A team of researchers from universities in Australia and the United States, in collaboration with quantum technology company BTQ, have proposed a novel proof-of-work (PoW) scheme for blockchain consensus that relies on quantum computing techniques to validate consensus. Dubbed “Proof-of-work consensus by quantum sampling,” the preprint research paper details a system that the authors claim “provides dramatic speedup and energy savings relative to computation by classical hardware.”
The current algorithms for solving PoW consensus puzzles are slow and require a significant amount of computation resources to process. Whereas classical PoW schemes such as Bitcoin’s are notoriously energy inefficient, the researchers’ boson sampling-based PoW scheme offers a far more energy-efficient alternative when implemented on quantum hardware. According to the authors, the quantum advantage provided by this scheme would also increase the difficulty of mining, thus making it possible to “maintain consistent block mining time” as the number of miners increases, further incentivizing continuing participation of “quantum miners.”
The sampling process the researchers refer to, boson sampling, isn’t a new one, but its application to blockchain technology is novel. Boson sampling has shown promise in numerous quantum computing applications, and its potential is expected to be huge in future-proofing blockchain applications and, potentially, lowering the environmental impact of mining on the Bitcoin blockchain and similar chains.
Quantum hardware has a leg up on old school computers due to the nature of how blockchain mining works. One of the current advantages of classical supercomputers over their new quantum cousins is the ability to “precompute” when handling the same class of problem regularly. But, when it comes to blockchain, such precompute is essentially wasted. Mining is a problem that is “progress-free.” No matter how many times a blockchain puzzle is solved to provide proof-of-work, the computer and algorithms processing the challenges don’t ever get any better at solving the problem. This means that quantum computers, despite being notoriously challenging to develop and expensive to build and maintain, would ultimately be capable of validating consensus more efficiently than state-of-the-art classical systems.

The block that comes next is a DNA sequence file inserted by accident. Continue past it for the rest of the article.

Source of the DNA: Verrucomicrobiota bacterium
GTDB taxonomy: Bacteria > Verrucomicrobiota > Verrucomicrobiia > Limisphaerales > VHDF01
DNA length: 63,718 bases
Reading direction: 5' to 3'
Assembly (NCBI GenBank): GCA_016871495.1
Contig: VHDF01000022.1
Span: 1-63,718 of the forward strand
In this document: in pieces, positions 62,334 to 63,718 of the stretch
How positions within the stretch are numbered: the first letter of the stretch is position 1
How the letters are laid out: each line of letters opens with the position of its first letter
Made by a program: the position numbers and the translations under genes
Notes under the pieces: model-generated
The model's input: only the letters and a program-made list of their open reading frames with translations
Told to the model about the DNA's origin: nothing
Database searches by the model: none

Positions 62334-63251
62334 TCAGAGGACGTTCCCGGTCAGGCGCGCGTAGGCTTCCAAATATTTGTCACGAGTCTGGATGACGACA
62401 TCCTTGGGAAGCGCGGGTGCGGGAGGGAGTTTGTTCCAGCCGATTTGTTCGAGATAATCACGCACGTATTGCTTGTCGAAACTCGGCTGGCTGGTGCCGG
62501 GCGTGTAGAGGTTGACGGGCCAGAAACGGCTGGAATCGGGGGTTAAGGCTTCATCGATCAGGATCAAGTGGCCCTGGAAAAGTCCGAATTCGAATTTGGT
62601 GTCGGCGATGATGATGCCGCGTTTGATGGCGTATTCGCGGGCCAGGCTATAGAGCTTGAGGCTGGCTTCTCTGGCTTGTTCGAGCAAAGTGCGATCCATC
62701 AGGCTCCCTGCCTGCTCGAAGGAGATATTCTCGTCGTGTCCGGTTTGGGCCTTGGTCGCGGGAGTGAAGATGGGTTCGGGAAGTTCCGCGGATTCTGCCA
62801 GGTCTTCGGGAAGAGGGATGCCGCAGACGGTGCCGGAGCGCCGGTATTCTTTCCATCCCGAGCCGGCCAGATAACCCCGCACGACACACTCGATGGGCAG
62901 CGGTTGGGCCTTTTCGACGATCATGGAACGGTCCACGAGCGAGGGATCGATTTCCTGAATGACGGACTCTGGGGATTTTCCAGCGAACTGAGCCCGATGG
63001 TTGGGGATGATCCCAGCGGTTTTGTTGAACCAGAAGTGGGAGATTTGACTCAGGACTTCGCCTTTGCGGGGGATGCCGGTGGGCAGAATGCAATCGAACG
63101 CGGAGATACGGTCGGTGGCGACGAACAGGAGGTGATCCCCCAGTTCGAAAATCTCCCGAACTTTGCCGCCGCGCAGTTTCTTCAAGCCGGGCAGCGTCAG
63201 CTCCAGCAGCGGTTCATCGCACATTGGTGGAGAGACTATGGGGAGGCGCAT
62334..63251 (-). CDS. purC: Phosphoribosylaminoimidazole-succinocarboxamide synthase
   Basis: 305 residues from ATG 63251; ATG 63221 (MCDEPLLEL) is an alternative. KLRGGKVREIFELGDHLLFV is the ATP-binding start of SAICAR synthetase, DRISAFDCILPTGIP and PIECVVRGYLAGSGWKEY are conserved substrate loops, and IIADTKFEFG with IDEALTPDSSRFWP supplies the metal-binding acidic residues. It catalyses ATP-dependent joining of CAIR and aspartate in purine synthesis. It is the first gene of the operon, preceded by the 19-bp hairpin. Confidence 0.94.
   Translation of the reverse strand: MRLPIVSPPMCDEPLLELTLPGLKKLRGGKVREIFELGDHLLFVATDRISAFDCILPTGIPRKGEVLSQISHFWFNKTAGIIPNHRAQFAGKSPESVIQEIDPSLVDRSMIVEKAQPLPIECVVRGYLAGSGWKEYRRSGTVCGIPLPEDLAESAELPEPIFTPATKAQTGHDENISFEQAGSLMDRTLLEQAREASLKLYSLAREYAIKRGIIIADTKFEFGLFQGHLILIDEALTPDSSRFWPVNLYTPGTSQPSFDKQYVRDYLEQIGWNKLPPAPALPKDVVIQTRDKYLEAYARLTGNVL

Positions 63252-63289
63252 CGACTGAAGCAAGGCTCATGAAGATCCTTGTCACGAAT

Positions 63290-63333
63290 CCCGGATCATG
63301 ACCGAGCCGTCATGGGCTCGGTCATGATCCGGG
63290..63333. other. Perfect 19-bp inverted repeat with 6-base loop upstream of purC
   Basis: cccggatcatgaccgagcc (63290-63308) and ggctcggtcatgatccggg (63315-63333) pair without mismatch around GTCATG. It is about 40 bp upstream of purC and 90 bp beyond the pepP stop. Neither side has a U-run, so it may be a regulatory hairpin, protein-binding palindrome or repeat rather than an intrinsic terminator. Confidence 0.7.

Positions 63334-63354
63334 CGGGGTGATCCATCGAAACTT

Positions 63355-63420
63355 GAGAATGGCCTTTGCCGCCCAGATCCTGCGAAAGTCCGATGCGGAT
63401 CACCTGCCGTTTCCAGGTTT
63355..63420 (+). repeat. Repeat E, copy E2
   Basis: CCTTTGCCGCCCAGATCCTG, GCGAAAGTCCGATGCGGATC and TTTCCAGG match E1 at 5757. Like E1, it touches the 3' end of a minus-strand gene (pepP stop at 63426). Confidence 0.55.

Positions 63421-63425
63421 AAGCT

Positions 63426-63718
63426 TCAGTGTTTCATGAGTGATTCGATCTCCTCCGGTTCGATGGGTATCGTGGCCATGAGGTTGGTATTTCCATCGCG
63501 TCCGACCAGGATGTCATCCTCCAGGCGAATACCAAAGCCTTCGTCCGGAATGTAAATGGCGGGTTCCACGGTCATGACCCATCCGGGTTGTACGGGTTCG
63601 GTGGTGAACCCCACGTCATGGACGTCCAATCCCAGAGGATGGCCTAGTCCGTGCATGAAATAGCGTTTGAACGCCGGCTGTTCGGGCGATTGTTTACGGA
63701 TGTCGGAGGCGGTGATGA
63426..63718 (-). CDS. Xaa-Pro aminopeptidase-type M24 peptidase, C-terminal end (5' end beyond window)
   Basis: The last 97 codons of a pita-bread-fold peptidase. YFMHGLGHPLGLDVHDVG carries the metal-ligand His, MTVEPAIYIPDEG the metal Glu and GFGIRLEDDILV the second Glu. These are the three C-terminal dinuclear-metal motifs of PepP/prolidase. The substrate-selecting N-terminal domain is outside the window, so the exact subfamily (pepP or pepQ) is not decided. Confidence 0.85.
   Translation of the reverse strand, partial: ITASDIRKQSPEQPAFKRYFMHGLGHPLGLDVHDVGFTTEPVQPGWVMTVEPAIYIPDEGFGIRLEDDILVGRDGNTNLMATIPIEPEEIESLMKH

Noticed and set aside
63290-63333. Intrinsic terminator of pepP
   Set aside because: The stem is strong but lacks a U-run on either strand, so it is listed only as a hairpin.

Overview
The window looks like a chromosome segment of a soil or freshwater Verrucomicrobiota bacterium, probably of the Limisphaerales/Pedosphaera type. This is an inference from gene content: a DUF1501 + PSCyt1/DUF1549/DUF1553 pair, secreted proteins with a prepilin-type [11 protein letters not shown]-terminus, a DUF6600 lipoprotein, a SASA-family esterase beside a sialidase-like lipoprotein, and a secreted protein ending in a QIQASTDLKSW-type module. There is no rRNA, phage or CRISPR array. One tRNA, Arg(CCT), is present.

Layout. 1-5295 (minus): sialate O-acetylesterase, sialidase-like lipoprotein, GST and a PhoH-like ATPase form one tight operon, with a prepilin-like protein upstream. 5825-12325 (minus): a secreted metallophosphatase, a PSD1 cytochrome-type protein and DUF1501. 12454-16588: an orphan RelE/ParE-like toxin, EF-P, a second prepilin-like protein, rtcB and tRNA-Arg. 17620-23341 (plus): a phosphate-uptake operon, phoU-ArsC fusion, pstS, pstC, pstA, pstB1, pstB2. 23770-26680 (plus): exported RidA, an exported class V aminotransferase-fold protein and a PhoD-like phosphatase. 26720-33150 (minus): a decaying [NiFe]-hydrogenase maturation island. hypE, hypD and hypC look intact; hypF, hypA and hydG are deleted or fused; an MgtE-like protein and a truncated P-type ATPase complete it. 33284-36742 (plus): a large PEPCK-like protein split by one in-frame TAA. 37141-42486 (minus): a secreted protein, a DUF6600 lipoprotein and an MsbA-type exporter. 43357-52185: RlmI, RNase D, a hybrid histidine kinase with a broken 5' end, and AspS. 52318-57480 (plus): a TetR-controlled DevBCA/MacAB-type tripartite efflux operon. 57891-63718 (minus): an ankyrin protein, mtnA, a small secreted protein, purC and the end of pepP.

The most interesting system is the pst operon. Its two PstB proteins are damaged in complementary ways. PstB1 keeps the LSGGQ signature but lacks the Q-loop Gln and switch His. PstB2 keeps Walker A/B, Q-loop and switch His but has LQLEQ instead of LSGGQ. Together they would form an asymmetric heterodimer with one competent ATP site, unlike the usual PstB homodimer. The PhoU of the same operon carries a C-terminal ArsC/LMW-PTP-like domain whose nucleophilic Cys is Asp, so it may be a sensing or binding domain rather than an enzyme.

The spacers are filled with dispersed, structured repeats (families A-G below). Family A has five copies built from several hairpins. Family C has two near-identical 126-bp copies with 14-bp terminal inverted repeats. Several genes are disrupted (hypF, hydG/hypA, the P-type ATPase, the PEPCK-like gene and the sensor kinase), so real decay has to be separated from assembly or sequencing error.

While there is still much research required until this concept can be implemented in the real world, the promise of quantum sampling for blockchain technology presents an exciting path forward for the future of blockchain. As quantum computing technology continues to advance, it will enable new solutions and applications across industries, with blockchain being just one of many examples.
Moreover, quantum computing is expected to have a substantial impact on the finance industry as it advances. This is because quantum computing can crack certain complex mathematical problems that underlie most financial systems, giving it huge implications and use cases in finance.
Hence, the collaboration between universities and quantum technology firms like BTQ can lead to further discoveries in the blockchain field and even beyond. The innovation from such partnerships is expected to accelerate the development of disruptive technologies based on quantum computing, leading to significant advancements in various industries and sectors.
In conclusion, the potential of quantum computing’s boson sampling to revolutionize blockchain consensus presents an exciting development with broad implications for the industry and beyond. While challenges remain in testing and implementing such a scheme practically, the promise of quantum computing is a path forward worth exploring. This collaboration further proves the potential of technological innovation as a way to create positive change in the world.